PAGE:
In Judges 4&5, the process of the “canaanization of Israel” is in full development. Instead of obeying the Lord, the people of Israel embrace the idolatrous culture and continue to do evil in the eyes of their Lord. This “friendship with the world” will lead in the end to the famous, but sad, last verse of the book “In those days there was no king in Israel. Everyone did what was right in their own eyes.”
Reading this, it is hard not to hear ringing again and again in your ears James’s question: “don’t you know that friendship with the world means enmity against God?” (James 4:4)
Here, in these two chapters also, the focus on the sovereignty of God is unmissable.
v.2 – “the LORD sold them into the hand of Jabin king of Canaan”
v.7 – “I will draw out Sisera”
v.14 – “this is the day in which the LORD has given Sisera into your hand. Does not the LORD go out before you?”
v.15 – “the LORD routed Sisera and all his chariots and all his army before Barak by the edge of the sword”
v.23 – “on that day God subdued Jabin the king of Canaan before the people of Israel”
This time, God appoints a prophetess to judge the people. But her duty is different from that of Othniel, Ehud or Shamgar. Deborah, the prophetess, comes to summon a leader. She is not a ruler, or a military leader, she is not responsible for leading the nation. What she does is find the one who is supposed to lead Israel to war. Deborah, as a prophetess, plays the role of an intermediary between God and the people, which leads Barack in v.8 to say: “If you will go with me, I will go, but if you will not go with me, I will not go.” He agrees to lead the people, but with the condition of having the Lord with him, through Deborah.
There are many ways of looking at and studying the book of Judges. One of them is to look at the things that the Lord wants to teach His people and the people are simply blind to it. In verse 14 Deborah says to Barak: “this is the day in which the LORD has given Sisera into your hand.” Here, one of the things that God is trying to teach the people is His grace, the undeserved gift from God. If you look closely Deborah uses past tense in addressing Barak – “the Lord has given”. The Lord has already, by grace, given the enemy in his hand, before he even went to battle. Isn’t that an encouragement? Rejoice, because by the same grace of God we are victorious today.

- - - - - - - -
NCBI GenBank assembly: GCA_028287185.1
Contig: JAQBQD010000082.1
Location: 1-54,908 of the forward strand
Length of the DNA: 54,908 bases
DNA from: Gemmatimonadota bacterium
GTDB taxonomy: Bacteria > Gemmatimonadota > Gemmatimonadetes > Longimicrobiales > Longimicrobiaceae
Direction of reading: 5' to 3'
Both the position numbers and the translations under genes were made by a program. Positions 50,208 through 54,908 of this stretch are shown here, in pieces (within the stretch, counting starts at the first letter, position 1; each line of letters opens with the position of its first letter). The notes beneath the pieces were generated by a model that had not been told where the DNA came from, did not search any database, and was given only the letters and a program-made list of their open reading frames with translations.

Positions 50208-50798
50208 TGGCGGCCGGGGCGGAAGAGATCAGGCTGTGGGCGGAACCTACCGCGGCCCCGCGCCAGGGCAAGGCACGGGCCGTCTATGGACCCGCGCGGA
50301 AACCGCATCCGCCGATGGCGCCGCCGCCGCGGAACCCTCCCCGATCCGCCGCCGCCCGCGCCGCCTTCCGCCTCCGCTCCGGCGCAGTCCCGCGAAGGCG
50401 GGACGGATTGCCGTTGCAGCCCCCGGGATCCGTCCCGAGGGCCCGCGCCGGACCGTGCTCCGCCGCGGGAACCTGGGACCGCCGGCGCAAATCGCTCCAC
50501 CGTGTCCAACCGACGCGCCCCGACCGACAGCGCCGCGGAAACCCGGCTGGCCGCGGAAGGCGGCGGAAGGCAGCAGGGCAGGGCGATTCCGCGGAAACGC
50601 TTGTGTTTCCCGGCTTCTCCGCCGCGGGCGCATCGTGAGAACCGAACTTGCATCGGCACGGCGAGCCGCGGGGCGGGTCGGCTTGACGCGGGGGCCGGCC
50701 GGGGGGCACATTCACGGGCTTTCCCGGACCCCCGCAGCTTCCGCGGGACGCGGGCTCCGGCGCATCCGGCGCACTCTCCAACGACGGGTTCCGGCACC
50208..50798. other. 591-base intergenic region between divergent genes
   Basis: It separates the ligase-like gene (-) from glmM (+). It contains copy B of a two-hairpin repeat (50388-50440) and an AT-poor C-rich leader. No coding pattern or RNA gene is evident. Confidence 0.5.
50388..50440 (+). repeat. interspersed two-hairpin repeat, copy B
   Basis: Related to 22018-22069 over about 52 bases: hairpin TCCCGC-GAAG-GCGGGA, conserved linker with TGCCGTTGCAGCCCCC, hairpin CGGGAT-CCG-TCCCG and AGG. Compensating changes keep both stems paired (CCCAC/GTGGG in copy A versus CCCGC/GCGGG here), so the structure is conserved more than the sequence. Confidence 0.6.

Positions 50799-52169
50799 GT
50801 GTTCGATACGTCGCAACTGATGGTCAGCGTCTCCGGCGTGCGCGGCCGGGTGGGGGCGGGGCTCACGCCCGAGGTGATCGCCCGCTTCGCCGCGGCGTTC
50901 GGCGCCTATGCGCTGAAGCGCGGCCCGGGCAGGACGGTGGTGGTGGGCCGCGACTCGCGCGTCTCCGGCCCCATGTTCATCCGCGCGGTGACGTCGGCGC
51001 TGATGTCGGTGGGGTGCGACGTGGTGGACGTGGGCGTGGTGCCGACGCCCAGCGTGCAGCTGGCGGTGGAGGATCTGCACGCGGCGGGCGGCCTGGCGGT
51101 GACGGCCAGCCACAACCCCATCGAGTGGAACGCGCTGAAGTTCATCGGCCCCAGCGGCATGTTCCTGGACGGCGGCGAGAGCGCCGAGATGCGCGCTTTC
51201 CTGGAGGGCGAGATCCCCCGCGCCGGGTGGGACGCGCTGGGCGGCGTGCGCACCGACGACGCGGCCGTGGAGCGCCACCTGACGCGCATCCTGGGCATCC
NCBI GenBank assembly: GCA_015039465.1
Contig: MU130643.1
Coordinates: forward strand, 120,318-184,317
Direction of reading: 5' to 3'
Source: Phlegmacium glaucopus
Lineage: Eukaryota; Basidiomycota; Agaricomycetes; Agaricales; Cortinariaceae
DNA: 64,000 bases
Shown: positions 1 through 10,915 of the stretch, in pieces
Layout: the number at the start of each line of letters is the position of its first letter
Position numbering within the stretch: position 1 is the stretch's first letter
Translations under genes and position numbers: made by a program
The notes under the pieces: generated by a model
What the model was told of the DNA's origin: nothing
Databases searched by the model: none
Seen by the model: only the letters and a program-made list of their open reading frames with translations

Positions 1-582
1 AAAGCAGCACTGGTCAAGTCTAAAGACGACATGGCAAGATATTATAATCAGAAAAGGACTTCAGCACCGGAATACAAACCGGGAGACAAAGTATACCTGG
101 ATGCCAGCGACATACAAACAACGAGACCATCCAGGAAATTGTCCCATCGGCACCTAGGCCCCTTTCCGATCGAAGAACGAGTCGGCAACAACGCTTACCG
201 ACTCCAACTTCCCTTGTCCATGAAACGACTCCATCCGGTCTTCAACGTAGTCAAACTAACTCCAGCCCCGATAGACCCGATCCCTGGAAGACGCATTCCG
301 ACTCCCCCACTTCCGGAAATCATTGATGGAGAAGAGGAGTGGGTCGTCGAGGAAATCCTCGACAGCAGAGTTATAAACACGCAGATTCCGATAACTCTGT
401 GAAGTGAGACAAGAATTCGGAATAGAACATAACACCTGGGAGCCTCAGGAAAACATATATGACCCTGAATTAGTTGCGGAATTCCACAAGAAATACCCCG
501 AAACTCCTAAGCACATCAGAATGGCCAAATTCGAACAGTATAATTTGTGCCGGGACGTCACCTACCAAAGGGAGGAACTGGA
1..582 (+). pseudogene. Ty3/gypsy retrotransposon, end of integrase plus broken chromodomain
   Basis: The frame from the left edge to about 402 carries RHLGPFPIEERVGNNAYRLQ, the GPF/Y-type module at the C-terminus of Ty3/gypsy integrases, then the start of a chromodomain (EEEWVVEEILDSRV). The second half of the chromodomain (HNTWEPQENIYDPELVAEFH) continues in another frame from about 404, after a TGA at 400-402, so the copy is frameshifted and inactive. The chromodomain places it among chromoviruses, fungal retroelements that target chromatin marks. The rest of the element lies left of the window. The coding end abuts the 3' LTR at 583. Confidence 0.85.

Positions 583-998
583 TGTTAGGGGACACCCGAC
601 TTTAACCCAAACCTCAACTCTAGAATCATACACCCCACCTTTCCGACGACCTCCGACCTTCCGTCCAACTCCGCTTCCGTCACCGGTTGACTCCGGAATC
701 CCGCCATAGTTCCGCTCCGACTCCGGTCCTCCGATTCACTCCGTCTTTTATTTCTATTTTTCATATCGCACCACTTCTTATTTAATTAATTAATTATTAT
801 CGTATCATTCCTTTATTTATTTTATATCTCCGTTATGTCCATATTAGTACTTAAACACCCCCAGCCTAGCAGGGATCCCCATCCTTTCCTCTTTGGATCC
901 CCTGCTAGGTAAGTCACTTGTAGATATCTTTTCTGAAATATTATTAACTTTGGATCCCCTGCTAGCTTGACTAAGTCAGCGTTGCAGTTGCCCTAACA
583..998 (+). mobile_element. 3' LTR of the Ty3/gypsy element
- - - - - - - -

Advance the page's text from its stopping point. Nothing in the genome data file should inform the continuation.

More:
The accounts of chapters 4 and 5 are relevant for us today in several ways:
- The way in which God uses Deborah in the life of His people should be an inspiration for all christian women today – to put their life in http://www.achaten-suisse.com/ God’s service and serve boldly and joyfully.
- In the way in which God is not bound by context or culture – the so called “canaanazation of Israel” is not something that holds God at bay. He sovereignly and gracefully accomplishes His will in the life of His people, for His own glory and honor.
- In chapter 5 (which is a poetic retelling of the account in chapter 4) in verse 16 we are told – “Among the clans of Reuben there were great searchings of heart”. This great searchings of the heart is something that should characterize us all, christians, today. It should be a discipline put in practice through prayer and meditation on God’s word, through repentance of sin and through turning to God, our Lord, and obeying His commands.
- One of the things that is extremely relevant for us today, and it is also one of the reasons why in Koinonia we choose to study the book of Judges, is this aspect of not being “conformed to this world, but be transformed by the renewal of your mind” (Romans 12:2). Our threat is not called canaanazation, but the ungodly culture and the idols are just as prominent as then. Today, very much like in the time of Judges, everyone is doing what is right in their own eyes. As christians we are called to be salt and light in the world and in the culture and context where we live, so that Christ can shine brightly through us. By doing that we are called to not identify ourselves with the world, but to present and talk about our identity in Christ. So, … “Do not be conformed to this world”, be conformed to Christ.